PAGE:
My homework from two weeks ago (or my last “real” class) was to get more comfortable listening to spoken Korean. Which, at least according to myself and one of the guys I work with, is real hard considering how fast native Koreans speak. Listening to the audio tracks of my Korean textbooks gives the impression that they’re all motormouths who never pause to think of what word to say next. It’s all just seems like an unending stream of CVC syllables.
Except when you hear 한국어 spoken in the wild. Today I found that spoken Korean, while it can pick up the pace when needed (for instance, when emphasizing a point) often doesn’t have that mechanically fast, scripted feel to it.
As with most of my stories, this one too begins in a bathroom… Korean public restrooms are a thing of wonder. They’re generally always (pretty) clean (maybe a bad smell or two; it IS a bathroom after all), but nothing so bad that you’ll turn around and refuse to use it. Add onto that the fact that they’re open 24/7 and, with Korea’s low crime rate, extremely safe to use at all hours of the day or night, moves them straight into “modern marvel” territory.
Needless to say, I love the ones along with bike route. When your daily, average bike ride is 3+ hours, it’s good to know where all the rest stops are. Bonus points if they’re not part of an actual store. Today’s adventure concerns the one sitting next to Jeonju’s zoo (전주동몰원.
As you can see from the picture above, I stopped to refill my water bottle and take a piss. Nothing really unusual there. Until mid-piss when the man using the urinal next to me turns his head and asks where I’m from. I do my best to remember the proper line, “나는 미국 에서요” but end up with the generic “미국.” For you non-Korean speakers, essentially how I answered was “America” instead of grammatically correct “I am an American.” One makes me sound like a four year-old with a limited grasp on the language, the other makes me sound like someone who’s trying to learn said language. My apologies old man!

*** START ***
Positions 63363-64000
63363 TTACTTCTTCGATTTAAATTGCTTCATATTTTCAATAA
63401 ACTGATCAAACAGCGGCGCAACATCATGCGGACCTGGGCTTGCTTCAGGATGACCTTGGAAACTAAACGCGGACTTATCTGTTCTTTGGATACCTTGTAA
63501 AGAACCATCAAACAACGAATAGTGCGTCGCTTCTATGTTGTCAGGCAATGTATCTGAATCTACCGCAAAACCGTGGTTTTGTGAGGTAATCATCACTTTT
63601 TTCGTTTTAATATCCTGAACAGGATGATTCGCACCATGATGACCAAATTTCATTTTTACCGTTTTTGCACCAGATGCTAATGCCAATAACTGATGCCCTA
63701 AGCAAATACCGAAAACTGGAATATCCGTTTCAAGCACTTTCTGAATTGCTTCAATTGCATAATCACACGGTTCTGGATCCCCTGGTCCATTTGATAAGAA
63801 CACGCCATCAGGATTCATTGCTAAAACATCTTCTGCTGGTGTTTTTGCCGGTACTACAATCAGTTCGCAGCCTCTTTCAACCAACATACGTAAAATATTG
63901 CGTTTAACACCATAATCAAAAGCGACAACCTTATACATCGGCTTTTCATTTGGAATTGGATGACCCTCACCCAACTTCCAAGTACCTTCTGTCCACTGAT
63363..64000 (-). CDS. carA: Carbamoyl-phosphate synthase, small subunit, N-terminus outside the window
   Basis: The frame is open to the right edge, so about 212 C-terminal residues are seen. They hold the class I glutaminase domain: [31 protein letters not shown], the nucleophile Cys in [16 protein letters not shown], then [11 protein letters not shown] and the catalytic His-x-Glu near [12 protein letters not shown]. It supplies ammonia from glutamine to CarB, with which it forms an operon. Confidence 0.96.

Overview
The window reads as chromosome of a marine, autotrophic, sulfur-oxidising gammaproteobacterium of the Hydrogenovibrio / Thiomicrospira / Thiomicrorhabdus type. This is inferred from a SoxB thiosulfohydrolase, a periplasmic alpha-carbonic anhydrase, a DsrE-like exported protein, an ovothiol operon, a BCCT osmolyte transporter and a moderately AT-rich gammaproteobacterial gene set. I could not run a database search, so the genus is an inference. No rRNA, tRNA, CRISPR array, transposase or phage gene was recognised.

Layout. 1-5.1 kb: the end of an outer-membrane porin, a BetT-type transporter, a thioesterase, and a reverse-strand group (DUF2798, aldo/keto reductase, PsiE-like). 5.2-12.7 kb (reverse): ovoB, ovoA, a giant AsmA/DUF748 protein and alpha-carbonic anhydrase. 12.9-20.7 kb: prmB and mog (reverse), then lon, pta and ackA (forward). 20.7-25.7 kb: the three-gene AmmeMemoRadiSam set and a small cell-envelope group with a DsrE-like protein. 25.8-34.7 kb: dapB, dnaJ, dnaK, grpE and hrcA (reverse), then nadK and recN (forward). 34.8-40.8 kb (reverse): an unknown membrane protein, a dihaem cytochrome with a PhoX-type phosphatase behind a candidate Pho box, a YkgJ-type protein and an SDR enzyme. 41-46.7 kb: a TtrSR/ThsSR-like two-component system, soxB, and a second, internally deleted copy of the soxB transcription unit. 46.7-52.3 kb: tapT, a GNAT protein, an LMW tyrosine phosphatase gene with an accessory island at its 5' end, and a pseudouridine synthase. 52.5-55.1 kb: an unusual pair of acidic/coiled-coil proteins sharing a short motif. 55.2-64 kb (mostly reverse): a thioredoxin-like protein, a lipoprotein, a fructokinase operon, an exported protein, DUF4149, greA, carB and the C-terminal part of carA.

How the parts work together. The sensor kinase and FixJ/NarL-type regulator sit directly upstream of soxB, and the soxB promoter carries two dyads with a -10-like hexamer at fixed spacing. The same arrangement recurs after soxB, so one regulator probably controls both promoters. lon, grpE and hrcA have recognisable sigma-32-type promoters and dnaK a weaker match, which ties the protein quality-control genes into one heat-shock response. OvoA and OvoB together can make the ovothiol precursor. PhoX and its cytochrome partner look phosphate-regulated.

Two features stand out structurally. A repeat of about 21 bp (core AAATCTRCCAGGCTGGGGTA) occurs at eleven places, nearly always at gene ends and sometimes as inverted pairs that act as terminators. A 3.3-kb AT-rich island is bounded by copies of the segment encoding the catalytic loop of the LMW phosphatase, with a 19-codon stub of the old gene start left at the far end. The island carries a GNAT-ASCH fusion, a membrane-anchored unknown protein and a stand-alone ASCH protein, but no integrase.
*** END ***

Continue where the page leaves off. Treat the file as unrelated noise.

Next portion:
After the piss break, as I was strapping my bike helmet back on, the old man called me over and asked if I had some time to join him and his friends in sitting around, smoking, and (I assume) talking shit. (That’s what my friends and I do when we hang out.) It’s Saturday, so what the hell.
What I found out as I was sitting there was that Koreans talking with their friends talk like normal human beings. Not the superfast linguists the audio CDs that come with language books would have you believe. They pause, think about words, all the things we do when we talk. You’d just never know it from their digital representations. I ended up only recognizing around 1 out of every 20 words, which isn’t the best percent (5%), but hopefully it helped acclimate my ears to hearing spoken Korean.
Me being me, I naturally argued with one of the guys. He was talking about how he lived in DC for 6 months, and was remarking on how we have everything in America. Lots of fruits, vegetables, water, meat, anything you could want. (This conversation obviously took place around lunchtime.) And it was all cheap!
Which is where I disagreed. While fruits and vegetables are certainly cheaper in the US (because they don’t have to be imported), meat, well meat that’s not beef, certainly seems cheaper here. I can get four decent-sized chicken breasts for under $5, which is a deal that’s very hard to find in the US.
Unfortunately he pulled out the trump card and mentioned how you can get a fully cooked chicken for $6 at Wal-Mart. Which is where I had to cede defeat. “Wal-Mart’s a special case. Everything they sell is super cheap.” (I don’t think explaining the true costs behind Wal-Mart’s “savings” could’ve been translated easily.)
I picked up the word “Soldier” out of the exchange, and as you can see that my first attempt at writing it phonetically didn’t work out so well. (The blue text.) Neither did my attempt to read the Korean man’s handwriting. But, in the end, we made it through, and I’m one word richer.